Confidence returns to Cork as recovery prompts retail to take centre stage

Retail will move centre stage in Cork during 2016, with economic recovery prompting new city centre developments, new trader arrivals, and the sector will also be characterised by moves to ‘market’ rent negotiations, where rents can go up or down, a final end to the ‘upward only’ regime.
Confidence returns to Cork as recovery prompts retail to take centre stage

“These will be vigorously contested by both landlords and retailers, who will have differing opinions on how the market has evolved in the last five years,” notes the imminent Lisney Review of 2015 and its preview of 2016 trends.

Retail changes are expected at the former Capitol cinema site, Merchants Quay, and the more-than doubling of Penneys’ presence on Patrick Street, as well as possible redevelopment at the Savoy/Quills, and the Victoria Hotel for a retail-led mixed use scheme.

Lisney predict continued investor demand for retail, office and multi-family investments given that demand exceeds supply, and the prospects for strong rental growth also, which has seen international interest spead to cities outside of Dublin in 2015.

Yields are expected to continue to contract, and rents to increase, while prime yields for asset classes ended 2015 at 6.75%-7.75% for offices, 6-7% for retail and 6.50% - 8.00% for multi-family units; capital values of residential units “remained below the cost of replacement in many instances and this has made the sector very attractive,” notes the report.

On offices, the deal of 2015 was the investment sale to Green REIT of One Albert Quay (pictured right, with the Elysian) for €55m-plus, where rents are understood to be in the region of €270 per square metre.

The JCD building’s final sale price could be closer to €58m depending on final letting levels at handover.

Tenants include PwC, Tyco, Investec and Arup, and Malwarebytes who currently are accomodated at 5 Lapps Quay may also join the line-up at One Albert Quay.

For further office invesments, at locations such as Andersons Quay and South Terrace/Copley Street, significant pre-lets will be required and at rents of up to €280-300 psm, according to Lisney.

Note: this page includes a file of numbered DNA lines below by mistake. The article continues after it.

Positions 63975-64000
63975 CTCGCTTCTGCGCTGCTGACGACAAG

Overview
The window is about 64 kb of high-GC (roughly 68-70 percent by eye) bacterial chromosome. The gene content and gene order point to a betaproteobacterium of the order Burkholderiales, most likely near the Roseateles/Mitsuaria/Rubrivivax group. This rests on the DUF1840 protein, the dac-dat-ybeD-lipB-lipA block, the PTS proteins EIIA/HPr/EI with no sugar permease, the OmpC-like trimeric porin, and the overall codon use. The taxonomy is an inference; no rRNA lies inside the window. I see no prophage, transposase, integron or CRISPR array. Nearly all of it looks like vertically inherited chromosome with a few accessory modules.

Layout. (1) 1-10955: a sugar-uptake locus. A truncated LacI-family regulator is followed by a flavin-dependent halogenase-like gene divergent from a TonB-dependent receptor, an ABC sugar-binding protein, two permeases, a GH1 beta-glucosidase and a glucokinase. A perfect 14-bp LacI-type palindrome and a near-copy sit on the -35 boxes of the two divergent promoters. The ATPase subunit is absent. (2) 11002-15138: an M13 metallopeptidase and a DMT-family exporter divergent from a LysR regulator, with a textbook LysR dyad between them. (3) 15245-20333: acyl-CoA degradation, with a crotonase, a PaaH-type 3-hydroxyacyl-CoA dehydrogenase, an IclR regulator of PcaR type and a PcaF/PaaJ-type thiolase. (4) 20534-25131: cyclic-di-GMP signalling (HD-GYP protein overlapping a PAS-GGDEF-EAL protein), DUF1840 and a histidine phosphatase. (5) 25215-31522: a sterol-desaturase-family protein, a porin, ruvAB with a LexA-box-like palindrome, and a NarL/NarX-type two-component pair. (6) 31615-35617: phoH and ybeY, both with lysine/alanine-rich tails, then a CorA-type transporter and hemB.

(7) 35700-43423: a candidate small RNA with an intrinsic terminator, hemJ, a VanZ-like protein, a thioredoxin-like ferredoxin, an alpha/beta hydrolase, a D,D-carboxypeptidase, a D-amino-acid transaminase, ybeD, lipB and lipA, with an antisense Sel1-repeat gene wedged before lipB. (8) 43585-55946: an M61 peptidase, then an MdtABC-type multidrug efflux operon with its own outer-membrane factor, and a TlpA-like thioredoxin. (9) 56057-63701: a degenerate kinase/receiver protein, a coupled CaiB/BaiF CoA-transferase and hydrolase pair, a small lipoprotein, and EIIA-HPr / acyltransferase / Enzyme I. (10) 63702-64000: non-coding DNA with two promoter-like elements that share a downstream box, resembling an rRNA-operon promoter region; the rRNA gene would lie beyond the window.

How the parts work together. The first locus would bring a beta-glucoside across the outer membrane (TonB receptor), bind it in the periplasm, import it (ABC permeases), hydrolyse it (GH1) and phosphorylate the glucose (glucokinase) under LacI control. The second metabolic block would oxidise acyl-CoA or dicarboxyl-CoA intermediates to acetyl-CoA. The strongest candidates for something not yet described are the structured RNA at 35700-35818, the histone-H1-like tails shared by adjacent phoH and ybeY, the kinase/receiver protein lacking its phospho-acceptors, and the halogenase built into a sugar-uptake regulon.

The sale of the Clarion Hotel at Lapps Quay to Dalata Hotel Group for €35m is evidence of confidence in the city centre; other investment assets purchased in loan sales may characterise major offers in 2016, it is suggested.

Meanwhile, the formal arrival for sale of the Port of Cork site at Custom House this month will centre further interest in this rapidly evolving new Central Business District.

The Port of Cork site, including Bonded Warehouses, and a development plot at the very end of this site between two river channels, may suit office, hotel or apartment developers.

The arrival of One Albert Quay “has changed the quayside landscape over the past 12 months and once complete, will bring new life to the City Quarter/docklands area,” say Lisney, who note that total office take-up in 2015 was 20,300 sqm, marginally less than in 2014.

International companies remained active with Opentext, Bluepoint, Arup, Centrica, Regus, Malwarebytes and Asytec all taking space.

Excluding City Quarter, a continuing issue is the shortage of large, single floor plates.

Older buildings acquired by investors in 2015 will need modernisation to secure tenants and 2015 ended with a vacancy rate of 19.4% or approximately 95,000 sqm of office accommodation available across Cork city and suburbs.

In the city centre, the vacancy rate was 27%, or about 40,000 sqm was available: “while this is a large level of supply, only a limited amount is of modern quality,” say Lisney.

Other office development sites in the pipeline include JCD’s Central Plaza in Mahon with up to 32,500 sq m available, a 6,000 sq m building at Eastgate, plus an office element at the Capitol cinema site.

Office demand can also be met in a Phase 2 Cork Airport Business Park and in Ballincollig.

Details: Lisney 021-4275079

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